By John Hendrickson
Coolidge was arguing that the Republican Party had a credible track record of not only establishing sound public policies, but also effectively handling political and economic emergencies.
In defending Hoover and his administration he urged the American people to stop blaming the President for the Depression, which arose outside of his control. As Coolidge stated:
Perhaps it would therefore be more in accord with the even-handed justice demanded by the facts to stop blaming President Hoover for the conditions of the depression, the devastating effects of which arose almost entirely outside of his jurisdiction and beyond his control, and judge him in accordance with the patience, courage and success with which he has been able to propose and supply remedies.[ii]
Coolidge also reminded the nation that the “first duty of any President is to support the Constitution of the United States, maintain public order and preserve unimpaired our peculiarly American social institutions,” and this is what Hoover has done.[iii]
Both Coolidge and Hoover understood that the Depression raised several “intricate problems,” not only within the United States, but also in Europe and that fidelity to constitutional principles was just as important as recovery measures.[iv] “If we have the courage and vision to maintain our governmental and social structure we can meet all other problems,” stated Coolidge.[v]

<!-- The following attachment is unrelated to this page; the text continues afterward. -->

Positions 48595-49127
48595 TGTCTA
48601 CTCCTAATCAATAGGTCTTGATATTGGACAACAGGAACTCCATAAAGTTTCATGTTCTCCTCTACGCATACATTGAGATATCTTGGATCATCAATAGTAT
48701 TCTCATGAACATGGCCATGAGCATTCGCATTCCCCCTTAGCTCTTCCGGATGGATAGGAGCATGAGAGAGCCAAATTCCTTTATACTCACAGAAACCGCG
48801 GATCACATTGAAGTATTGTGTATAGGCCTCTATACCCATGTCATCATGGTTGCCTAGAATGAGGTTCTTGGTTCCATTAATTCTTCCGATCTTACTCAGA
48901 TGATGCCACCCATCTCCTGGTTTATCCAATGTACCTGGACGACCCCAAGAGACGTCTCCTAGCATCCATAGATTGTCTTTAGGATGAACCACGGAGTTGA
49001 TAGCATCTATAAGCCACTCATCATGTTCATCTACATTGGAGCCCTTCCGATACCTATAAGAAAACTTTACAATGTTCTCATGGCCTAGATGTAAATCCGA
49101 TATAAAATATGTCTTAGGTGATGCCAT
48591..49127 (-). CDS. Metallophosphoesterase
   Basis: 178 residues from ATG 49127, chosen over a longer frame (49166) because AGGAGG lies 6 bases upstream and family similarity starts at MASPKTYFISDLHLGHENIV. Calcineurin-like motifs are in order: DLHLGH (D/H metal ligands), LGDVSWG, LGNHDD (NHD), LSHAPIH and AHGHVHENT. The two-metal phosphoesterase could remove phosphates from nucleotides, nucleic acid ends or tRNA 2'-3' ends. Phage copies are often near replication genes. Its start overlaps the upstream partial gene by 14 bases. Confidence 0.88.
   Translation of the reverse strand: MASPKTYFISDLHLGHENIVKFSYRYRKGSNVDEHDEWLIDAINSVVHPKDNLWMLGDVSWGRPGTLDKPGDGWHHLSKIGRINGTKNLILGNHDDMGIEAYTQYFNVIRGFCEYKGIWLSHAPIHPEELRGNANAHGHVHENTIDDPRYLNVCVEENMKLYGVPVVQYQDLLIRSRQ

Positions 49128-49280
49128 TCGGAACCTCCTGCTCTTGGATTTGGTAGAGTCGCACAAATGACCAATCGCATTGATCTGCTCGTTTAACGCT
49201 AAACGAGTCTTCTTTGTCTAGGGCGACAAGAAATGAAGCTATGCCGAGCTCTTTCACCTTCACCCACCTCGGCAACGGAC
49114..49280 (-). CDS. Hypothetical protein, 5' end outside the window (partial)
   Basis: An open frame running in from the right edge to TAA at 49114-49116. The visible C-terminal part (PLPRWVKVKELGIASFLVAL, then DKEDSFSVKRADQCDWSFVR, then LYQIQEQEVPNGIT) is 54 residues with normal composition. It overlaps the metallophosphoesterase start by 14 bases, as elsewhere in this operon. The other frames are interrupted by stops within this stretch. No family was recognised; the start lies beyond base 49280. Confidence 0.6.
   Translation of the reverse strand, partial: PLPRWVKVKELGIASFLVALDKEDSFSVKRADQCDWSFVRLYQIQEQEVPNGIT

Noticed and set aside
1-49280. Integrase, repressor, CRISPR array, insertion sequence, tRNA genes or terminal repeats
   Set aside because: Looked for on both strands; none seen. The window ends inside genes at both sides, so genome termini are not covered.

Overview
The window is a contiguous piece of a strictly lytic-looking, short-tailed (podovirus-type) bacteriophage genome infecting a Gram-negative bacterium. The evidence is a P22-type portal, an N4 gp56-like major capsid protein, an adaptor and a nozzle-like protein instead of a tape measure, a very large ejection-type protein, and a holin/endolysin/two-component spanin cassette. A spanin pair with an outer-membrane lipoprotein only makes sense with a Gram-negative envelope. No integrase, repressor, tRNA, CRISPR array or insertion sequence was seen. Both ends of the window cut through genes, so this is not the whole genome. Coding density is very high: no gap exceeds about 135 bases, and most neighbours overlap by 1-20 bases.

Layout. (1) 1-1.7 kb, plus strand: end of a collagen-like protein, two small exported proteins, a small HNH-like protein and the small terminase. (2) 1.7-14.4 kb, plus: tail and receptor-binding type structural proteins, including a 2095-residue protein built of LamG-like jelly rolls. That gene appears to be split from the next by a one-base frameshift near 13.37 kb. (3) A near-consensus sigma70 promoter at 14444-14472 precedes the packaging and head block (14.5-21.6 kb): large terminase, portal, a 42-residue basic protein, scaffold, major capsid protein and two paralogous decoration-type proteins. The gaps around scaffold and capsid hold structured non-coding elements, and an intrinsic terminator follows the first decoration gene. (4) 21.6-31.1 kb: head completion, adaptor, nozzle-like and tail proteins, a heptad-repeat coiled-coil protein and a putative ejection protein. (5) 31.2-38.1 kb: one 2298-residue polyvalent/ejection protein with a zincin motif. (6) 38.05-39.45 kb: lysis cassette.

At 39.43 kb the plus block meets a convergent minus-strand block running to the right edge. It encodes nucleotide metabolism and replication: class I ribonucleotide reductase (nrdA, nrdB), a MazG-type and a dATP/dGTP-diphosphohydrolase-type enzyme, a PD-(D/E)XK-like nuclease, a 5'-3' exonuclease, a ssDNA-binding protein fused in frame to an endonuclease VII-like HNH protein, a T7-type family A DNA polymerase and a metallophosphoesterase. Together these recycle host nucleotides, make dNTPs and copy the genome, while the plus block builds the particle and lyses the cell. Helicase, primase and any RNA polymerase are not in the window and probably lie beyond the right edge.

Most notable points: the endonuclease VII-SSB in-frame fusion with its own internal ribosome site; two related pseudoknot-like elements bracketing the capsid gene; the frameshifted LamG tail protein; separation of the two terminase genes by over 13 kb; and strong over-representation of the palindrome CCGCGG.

Coolidge was also prophetic, just as with Hoover, in regard to the New Deal philosophy and its consequences upon both economic policy and the Constitution. Coolidge argued that:
the forces of discord always work in an insidious way. They often attempt to conceal the peril of their unsound proposals under the claim that they are liberal. When that is analyzed it usually means that they attend to give away the money which someone else has earned. Such a process, once started, is bound to increase until it lands the country in universal bankruptcy and general disintegration.[vi]
Coolidge also urged the American people to look beyond the platitudes of Roosevelt’s New Deal and promises of “bold experimentation,” when he stated that “our situation is too serious for us to consider employing a personal favorite or anyone because he smiles at us and entertains us.”[vii]
Coolidge’s support for Hoover and the Republican Party in 1932 through his written statements and speeches were an attempt to defend the principles of the Republican Party in the midst of the Great Depression. Although Coolidge would not live to see the impact of Roosevelt’s New Deal his concern for the American people abandoning what he saw as constitutional principles because of the Great Depression turned out to be true.
Hoover and Coolidge may not have been the closest of friends, but they did share the same faith in the Republican Party as the best vehicle to advance sound economic policies and defend constitutional principles. Hoover would be defeated in a landslide by Roosevelt in 1932 and both Hoover and Coolidge were correct in their prediction that the New Deal, for better or for worse, changed the direction of American government still to this day.
[i] Calvin Coolidge, “The Republican Case,” Herbert Hoover Presidential Papers: “Republican Party-Campaign Literature, 1932-Calvin Coolidge Presents the Republican Case,” 31-hhpz-sub-b308-f20, Herbert Hoover Presidential Library.
[vii] Calvin Coolidge, “Ex-President Coolidge, Northhampton, Massachusetts, November 7, 1932,” in Campaign Speeches of 1932 by President Hoover and Ex-President Coolidge, Doubleday, Doran & Company, Inc., Garden City, New York, p. 266.